Strike a blow for privacy.  In a rare unanimous decision in an important Fourth Amendment case, the Supreme Court ruled on Wednesday that police officers who arrest someone must get a warrant before searching their cellphone.

At some level, Riley v. California revives the importance of warrants: decisions by a neutral judge about who and what may be searched.  The Fourth Amendment generally requires warrants based on “probable cause” before the government may search a person or property.  But the warrant requirement has more holes than Swiss cheese.  Over the years, courts have created any number of exceptions: searches incident to arrest, searches under exigent circumstances, searches of items in plain view, searches of glove compartments in cars, among many others.  When police officers effect an arrest, they usually need no warrant to search the person for weapons or evidence of a crime: a gun, a razor blade, a bag of drugs.

Then why do cellphone searches require warrants?  The Court’s short answer: cellphones are not themselves dangerous and rarely can the arrestee delete incriminating evidence from the phone while in handcuffs.  The long answer is more interesting, and reflects the Court’s growing sensitivity to digital privacy—its recognition that in the digital age, government must be restrained.  Different rules apply because digital information is sweeping, revealing, and personal on a scale never before contemplated.  As the Court held, “[m]odern cell phones, as a category, implicate privacy concerns far beyond those implicated by the search of a cigarette pack, a wallet, or a purse.”

For one, “a cell phone collects in one place many distinct types of information—an address, a note, a prescription, a bank statement, a video that reveal much more in combination than any isolated record.”  For two, “a cell phone’s capacity allows even just one type of information to convey far more than previously possible.  The sum of an individual’s private life can be reconstructed through a thousand photographs labeled with dates, locations, and descriptions; the same cannot be said of a photograph or two of loved ones tucked into a wallet.”  This data may date back years, even decades.  And finally, cellphones have data “qualitatively different” from physical items: “Internet search and browsing history” revealing an individual’s “private interests or concerns,” and “[h]istoric location information” that can “reconstruct someone’s specific movements down to the minute.”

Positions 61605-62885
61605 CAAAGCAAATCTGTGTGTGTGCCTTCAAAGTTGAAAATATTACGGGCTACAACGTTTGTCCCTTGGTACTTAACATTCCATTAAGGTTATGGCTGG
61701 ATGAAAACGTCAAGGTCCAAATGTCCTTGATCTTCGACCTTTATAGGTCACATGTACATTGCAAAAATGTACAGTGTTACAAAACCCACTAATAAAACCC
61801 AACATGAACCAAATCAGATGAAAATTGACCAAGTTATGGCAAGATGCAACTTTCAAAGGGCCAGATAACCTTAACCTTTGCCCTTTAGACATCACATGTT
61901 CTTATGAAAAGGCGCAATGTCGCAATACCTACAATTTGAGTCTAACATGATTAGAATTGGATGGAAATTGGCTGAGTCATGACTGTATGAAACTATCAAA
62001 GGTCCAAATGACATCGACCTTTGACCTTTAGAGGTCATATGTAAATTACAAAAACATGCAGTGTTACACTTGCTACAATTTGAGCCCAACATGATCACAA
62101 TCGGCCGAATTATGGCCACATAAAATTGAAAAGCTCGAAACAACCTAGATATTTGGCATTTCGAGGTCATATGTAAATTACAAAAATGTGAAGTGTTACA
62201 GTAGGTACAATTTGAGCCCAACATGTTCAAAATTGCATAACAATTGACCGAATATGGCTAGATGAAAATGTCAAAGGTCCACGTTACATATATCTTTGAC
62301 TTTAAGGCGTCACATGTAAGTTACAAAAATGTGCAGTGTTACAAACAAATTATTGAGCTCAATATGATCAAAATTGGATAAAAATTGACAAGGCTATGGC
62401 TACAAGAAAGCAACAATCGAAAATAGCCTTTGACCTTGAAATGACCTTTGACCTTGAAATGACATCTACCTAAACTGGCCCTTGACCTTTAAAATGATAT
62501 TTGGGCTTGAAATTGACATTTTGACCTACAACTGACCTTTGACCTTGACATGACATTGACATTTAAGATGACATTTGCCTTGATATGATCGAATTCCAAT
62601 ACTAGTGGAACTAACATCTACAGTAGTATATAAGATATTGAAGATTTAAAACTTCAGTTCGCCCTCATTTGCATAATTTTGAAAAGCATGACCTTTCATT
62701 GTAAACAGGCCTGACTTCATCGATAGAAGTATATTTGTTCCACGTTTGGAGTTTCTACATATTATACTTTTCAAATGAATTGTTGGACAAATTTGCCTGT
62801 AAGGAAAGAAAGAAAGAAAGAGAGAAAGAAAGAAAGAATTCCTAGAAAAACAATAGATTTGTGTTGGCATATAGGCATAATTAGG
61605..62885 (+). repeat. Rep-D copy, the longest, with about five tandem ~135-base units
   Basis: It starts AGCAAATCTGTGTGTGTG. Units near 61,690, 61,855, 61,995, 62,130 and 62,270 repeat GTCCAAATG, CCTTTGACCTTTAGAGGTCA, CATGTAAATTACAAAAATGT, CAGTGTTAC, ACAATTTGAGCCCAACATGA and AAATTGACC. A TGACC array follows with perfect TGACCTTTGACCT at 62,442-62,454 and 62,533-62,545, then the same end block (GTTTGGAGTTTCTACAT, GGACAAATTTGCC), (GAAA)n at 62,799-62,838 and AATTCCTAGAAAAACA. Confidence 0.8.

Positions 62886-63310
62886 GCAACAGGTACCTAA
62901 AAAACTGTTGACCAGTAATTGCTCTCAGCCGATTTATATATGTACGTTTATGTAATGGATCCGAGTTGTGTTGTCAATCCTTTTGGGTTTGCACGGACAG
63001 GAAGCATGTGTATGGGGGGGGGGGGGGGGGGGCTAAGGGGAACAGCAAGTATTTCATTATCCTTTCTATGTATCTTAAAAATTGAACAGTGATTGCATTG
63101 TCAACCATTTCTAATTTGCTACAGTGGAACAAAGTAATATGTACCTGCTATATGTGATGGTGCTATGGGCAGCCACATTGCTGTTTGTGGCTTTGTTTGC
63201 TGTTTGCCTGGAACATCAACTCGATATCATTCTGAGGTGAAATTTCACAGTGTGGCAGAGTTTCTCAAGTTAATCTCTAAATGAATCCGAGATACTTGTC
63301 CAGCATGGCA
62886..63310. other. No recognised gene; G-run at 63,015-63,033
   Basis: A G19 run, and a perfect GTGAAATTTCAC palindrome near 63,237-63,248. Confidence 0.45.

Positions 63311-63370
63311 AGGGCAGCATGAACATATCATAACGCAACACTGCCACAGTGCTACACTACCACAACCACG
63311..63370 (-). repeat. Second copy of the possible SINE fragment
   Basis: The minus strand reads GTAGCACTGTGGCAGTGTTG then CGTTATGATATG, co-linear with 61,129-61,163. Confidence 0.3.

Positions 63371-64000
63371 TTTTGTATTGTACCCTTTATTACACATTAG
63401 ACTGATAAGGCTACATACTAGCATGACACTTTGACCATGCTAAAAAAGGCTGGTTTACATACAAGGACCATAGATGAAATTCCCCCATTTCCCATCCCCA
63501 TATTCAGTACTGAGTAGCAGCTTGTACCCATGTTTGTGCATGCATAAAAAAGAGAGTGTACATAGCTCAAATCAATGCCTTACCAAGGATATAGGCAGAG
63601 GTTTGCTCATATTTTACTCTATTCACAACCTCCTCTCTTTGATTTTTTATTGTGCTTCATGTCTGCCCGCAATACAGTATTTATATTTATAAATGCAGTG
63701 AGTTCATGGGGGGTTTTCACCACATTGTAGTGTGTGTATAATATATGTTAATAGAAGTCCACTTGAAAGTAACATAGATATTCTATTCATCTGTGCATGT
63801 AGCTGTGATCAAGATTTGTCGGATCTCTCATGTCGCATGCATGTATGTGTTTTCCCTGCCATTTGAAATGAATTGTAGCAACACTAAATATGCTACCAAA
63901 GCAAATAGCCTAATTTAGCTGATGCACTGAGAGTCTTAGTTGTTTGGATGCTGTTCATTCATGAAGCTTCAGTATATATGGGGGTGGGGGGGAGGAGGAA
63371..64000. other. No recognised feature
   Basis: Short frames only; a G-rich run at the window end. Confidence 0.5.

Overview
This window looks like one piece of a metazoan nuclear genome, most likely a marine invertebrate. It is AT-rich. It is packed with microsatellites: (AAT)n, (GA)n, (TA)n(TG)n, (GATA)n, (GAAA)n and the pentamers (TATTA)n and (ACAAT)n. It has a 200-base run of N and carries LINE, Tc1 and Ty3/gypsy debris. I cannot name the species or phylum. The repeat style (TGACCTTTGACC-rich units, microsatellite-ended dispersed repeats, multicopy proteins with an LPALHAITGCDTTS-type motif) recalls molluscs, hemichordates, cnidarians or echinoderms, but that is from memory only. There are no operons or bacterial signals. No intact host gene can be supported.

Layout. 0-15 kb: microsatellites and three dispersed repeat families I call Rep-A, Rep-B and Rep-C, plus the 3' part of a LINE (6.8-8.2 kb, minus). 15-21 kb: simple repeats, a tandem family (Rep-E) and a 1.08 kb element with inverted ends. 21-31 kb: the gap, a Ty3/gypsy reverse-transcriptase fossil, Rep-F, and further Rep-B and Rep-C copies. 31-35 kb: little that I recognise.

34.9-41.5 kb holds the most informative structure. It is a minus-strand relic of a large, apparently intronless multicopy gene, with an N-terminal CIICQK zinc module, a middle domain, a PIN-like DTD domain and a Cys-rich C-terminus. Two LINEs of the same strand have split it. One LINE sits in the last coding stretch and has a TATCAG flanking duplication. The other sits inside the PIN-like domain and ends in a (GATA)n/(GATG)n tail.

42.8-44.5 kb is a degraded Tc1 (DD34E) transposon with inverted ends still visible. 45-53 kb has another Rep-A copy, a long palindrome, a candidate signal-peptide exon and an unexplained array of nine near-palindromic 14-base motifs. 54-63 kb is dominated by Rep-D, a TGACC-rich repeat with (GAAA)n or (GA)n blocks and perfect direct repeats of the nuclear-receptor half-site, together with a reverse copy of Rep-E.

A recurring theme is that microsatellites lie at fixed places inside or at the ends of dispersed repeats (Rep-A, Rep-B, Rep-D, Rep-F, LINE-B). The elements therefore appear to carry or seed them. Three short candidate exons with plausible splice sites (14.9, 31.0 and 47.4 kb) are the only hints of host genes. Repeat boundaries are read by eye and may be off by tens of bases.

Could anyone seriously argue that, simply by arresting someone for an expired car registration, an officer has the automatic right to access her entire life: emails, browsing history, travel history, calendar, photos, and more?  Yet that was the argument of the Obama Administration, a position the Court thankfully and resoundingly rejected.

Riley ends with an appeal to histor­y.  “The Fourth Amendment was the founding generation’s response to the reviled ‘general warrants’ and ‘writs of assistance’ of the colonial era, which allowed British officers to rummage through homes in an unrestrained search for evidence of criminal activity.”  According to the young John Adams, when James Otis gave a speech in 1761 denouncing writs of assistance, “[t]hen and there the child Independence was born.”

Will Riley mark a true awakening of digital privacy?  As noted in “Surveillance USA,” the government has admitted to monitoring and collecting the telephone metadata of tens of millions of ordinary Americans: who calls, who answers, when, how often.  The National Security Agency is also collecting the content of millions of Internet communications of ordinary Americans.  These are Constitutional violations of breathtaking scope.

The government is hardly alone.  Dozens of companies—some well-known, many virtually unknown—collect vast amounts of information about our Internet habits: where we search, who our friends are, what we do, what we email, what we think.  Statutory protections against this unprecedented invasion of our personal lives are weak or non-existent.

“Knowledge is power,” Francis Bacon famously observed over four centuries ago.  In the digital age, information is power, but we don’t control our own information, or in most cases, even know who does.  So this week, let us give thanks to the Supreme Court.  They have given Americans just a little power back.